Career Politicians

June 25, 2014

Anybody who’s thrown so much as a passing glance toward us here at All Fired Up in the Big Smoke knows that we kind of rankle at the hurled derision of the ‘career politician’ taunt. tryingmypatienceWe happen to think, done well, politics can be a noble profession, and one which need not be subject to some arbitrary time line. New blood does not inherently mean good or better blood. It’s just new.

But I will tell you that Councillor Raymond Cho is severely testing our laissez-faire attitude on this issue.

One day – ONE DAY! – after coming in 3rd in the June 12th provincial vote, Councillor Cho registered to run for re-election in October’s municipal election. Looking at the councillor’s history, you might conclude that he’s spent a lot of his career trying to get out of City Hall. He ran federally for the New Democratic Party in 1988 and then federally again in 2004 as an independent Liberal candidate. This time around, he took a stab at it as a Progressive Conservative candidate.

Having now run under the banner of a party with perhaps one of the most anti-urban agendas in recent memory, escapeplanCouncillor Cho blithely intends to return to municipal office as Ward 42 Scarborough-Rouge River incumbent. No hard feelings, eh guys? It’s not like I was a conservative in anything but name only, OK?

I’d probably be more forgiving if the councillor had done much of any significance this past term. At the start, just after Rob Ford became mayor, Cho was a bit of a thorn in Team Ford’s side. More like a pesky annoyance, really. But as the province lumbered toward a general election, Councillor Cho saw another exit opportunity and after securing the riding nomination, he just sort of faded into the woodwork. His most notable achievement ended up being to join with 8 other Scarborough councillors and derail plans to bring the LRT to their part of the city.

With a federal election on the horizon for 2015, you’d be crazy not to think that Councillor Cho isn’t ruling out one last kick at that can. sixofoneIt’s not like he’s getting any younger!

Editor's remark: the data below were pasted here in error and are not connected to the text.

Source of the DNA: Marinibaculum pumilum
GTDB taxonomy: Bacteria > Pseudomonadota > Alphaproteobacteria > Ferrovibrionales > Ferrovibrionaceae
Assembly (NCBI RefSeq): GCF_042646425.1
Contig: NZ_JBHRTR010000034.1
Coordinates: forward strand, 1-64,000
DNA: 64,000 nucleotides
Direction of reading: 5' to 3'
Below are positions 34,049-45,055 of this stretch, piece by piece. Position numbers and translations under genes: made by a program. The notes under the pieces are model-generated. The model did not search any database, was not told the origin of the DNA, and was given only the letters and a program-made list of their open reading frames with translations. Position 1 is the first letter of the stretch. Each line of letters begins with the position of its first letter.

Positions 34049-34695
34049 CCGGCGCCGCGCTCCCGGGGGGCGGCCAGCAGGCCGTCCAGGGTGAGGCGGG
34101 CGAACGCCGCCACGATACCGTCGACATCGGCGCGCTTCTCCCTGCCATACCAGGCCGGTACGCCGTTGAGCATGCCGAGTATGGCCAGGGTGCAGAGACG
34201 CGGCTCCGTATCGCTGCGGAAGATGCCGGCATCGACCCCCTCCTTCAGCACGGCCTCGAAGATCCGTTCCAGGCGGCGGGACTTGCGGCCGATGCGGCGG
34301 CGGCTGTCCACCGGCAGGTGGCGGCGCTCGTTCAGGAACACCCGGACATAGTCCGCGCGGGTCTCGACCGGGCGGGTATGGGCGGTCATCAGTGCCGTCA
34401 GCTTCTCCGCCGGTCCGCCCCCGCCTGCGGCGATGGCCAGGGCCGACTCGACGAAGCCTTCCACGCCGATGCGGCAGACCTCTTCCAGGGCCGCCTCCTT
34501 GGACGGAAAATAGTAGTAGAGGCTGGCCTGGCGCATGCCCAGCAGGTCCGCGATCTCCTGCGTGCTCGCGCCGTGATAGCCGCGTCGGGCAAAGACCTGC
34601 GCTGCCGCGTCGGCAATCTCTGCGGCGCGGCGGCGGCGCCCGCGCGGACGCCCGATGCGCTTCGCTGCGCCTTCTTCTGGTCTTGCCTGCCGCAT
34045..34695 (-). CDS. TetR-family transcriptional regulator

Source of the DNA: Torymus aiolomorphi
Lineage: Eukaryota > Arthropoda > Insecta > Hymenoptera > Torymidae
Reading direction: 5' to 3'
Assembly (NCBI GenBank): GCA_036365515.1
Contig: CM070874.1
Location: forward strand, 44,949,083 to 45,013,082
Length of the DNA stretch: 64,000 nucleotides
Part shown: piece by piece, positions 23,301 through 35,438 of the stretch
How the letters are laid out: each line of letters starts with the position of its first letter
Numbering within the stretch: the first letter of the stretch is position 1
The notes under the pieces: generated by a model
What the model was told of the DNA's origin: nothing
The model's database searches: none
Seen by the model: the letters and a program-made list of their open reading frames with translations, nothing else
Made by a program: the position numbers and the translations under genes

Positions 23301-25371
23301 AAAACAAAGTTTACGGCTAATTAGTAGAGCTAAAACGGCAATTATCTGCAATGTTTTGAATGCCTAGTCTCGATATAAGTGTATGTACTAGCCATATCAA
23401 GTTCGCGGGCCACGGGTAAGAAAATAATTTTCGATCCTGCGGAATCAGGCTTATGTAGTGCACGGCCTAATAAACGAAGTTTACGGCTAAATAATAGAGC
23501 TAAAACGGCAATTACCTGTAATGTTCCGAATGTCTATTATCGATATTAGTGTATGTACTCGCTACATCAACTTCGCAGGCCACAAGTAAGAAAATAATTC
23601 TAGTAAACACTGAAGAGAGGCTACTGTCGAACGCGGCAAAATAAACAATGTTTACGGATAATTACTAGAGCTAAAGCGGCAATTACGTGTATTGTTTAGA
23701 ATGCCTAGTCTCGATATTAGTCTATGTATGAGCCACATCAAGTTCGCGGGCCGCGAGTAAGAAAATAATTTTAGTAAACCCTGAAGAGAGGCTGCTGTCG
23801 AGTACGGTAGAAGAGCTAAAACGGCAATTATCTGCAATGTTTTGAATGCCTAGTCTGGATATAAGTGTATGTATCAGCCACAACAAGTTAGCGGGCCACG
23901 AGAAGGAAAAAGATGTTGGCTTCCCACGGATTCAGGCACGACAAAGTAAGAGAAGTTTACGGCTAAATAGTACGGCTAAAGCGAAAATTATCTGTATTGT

At least one of his opponents in the recent provincial campaign, the NDP’s Neethan Shan, had the decency to wait a week before throwing his name into the municipal campaign, registering to also run in Ward 42 Scarborough-Rouge River against Councillor Cho.

Frankly, that news doesn’t sit much better with me.

I know that there’s a lot of overlap between the provincial and municipal governments. In many ways, they are inter-dependent. It’s not unusual to see the same names vying for a position at both levels. Hell, 3 of Scarborough’s 5 Liberal MPPs are former Toronto city councillors and a fourth was a school board trustee in the city.

Still, Mr. Shan’s quick entry into the municipal race strikes me as something a budding politician might do in search of public office. Doesn’t care where, Queen’s Park or City Hall, as long as it’s an office. And public. pickadoorI’ll be very surprised if he’s the only unelected, unsuccessful provincial candidate who tosses his hat into the municipal campaign ring before its September deadline.

This kind of campaign juggling strikes me as lacking a certain commitment to, I don’t know, a cause. A passion for politics, maybe, but generalized, unfocussed. The thing that motivates you should dictate the level of government you aim for. International affairs or development? Federal. As a school board trustee, Kathleen Wynne has said it was the Mike Harris attacks on education that pushed her into provincial politics.

That might be too harsh or over-simplified. One of my favourite city councillors, Gord Perks, first ran for public office at the federal level. careerpoliticianThere’s obviously something to be said about learning the ropes of the campaign trail, taking it on the chin a few times before getting it right.

But, in the end, if a candidate is fortunate enough to win an election, there should be some passion for the office they step into. I’d be much more content with a city councillor who’s something of a lifer because they love the job they do and are good at it than someone just passing through municipal politics as a stepping stone to where the real power lies. That’s self-serving not public serving.

And it’s the kind of thing that gives career politicians a bad name.

testily submitted by Cityslikr


Big Fucking Idiot

April 4, 2014

No, no. This isn’t about that, the term of endearment hurled at Mayor Ford by his crack-buddy, Elena Basso Johnson, and caught for posterity on police wiretap. bfiNo. I was turning the phrase over in my mind while watching the mayor on his feet at city council yesterday during the Great Food Truck Debate of 2014.

Set aside his personal travails. The manner in which he spends his off hours and down time. The affection and loyalty he so clearly engenders, hanging out and just being himself with the drug and gang folks. Pretend for a moment that isn’t what would normally disqualify anyone from continuing to hold public office anywhere in the real democratic world.

Watch Mayor Ford in action (clip via Matt Elliott), ostensibly doing what he was elected to do, what he’s supposedly been doing since 2000 when he first arrived at council. Watch and tell me, within a couple minutes, you don’t sit back in your chair and just think, What a big fucking idiot. Who voted for this guy again?